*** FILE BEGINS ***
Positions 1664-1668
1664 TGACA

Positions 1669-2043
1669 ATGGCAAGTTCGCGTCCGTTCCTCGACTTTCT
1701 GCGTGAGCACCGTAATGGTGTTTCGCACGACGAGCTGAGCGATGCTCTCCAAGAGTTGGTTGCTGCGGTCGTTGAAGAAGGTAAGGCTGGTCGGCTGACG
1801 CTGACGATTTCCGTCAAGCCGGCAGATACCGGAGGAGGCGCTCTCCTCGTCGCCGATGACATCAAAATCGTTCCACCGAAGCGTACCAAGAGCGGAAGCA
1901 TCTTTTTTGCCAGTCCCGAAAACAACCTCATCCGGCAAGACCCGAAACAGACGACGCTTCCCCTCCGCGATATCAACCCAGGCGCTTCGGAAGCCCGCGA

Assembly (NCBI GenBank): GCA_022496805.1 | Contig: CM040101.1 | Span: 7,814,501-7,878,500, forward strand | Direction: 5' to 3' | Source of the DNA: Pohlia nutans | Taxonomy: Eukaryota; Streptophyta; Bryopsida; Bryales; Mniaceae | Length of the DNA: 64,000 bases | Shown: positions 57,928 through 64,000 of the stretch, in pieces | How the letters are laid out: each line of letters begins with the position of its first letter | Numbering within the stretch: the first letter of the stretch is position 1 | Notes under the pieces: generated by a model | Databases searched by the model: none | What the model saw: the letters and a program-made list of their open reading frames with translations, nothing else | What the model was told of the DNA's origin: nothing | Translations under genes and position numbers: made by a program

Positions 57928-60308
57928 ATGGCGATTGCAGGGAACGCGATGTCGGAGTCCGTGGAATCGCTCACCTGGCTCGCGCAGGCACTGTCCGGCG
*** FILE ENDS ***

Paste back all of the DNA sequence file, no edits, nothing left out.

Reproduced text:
Positions 1664-1668
1664 TGACA

Positions 1669-2043
1669 ATGGCAAGTTCGCGTCCGTTCCTCGACTTTCT
1701 GCGTGAGCACCGTAATGGTGTTTCGCACGACGAGCTGAGCGATGCTCTCCAAGAGTTGGTTGCTGCGGTCGTTGAAGAAGGTAAGGCTGGTCGGCTGACG
1801 CTGACGATTTCCGTCAAGCCGGCAGATACCGGAGGAGGCGCTCTCCTCGTCGCCGATGACATCAAAATCGTTCCACCGAAGCGTACCAAGAGCGGAAGCA
1901 TCTTTTTTGCCAGTCCCGAAAACAACCTCATCCGGCAAGACCCGAAACAGACGACGCTTCCCCTCCGCGATATCAACCCAGGCGCTTCGGAAGCCCGCGA

Assembly (NCBI GenBank): GCA_022496805.1 | Contig: CM040101.1 | Span: 7,814,501-7,878,500, forward strand | Direction: 5' to 3' | Source of the DNA: Pohlia nutans | Taxonomy: Eukaryota; Streptophyta; Bryopsida; Bryales; Mniaceae | Length of the DNA: 64,000 bases | Shown: positions 57,928 through 64,000 of the stretch, in pieces | How the letters are laid out: each line of letters begins with the position of its first letter | Numbering within the stretch: the first letter of the stretch is position 1 | Notes under the pieces: generated by a model | Databases searched by the model: none | What the model saw: the letters and a program-made list of their open reading frames with translations, nothing else | What the model was told of the DNA's origin: nothing | Translations under genes and position numbers: made by a program

Positions 57928-60308
57928 ATGGCGATTGCAGGGAACGCGATGTCGGAGTCCGTGGAATCGCTCACCTGGCTCGCGCAGGCACTGTCCGGCG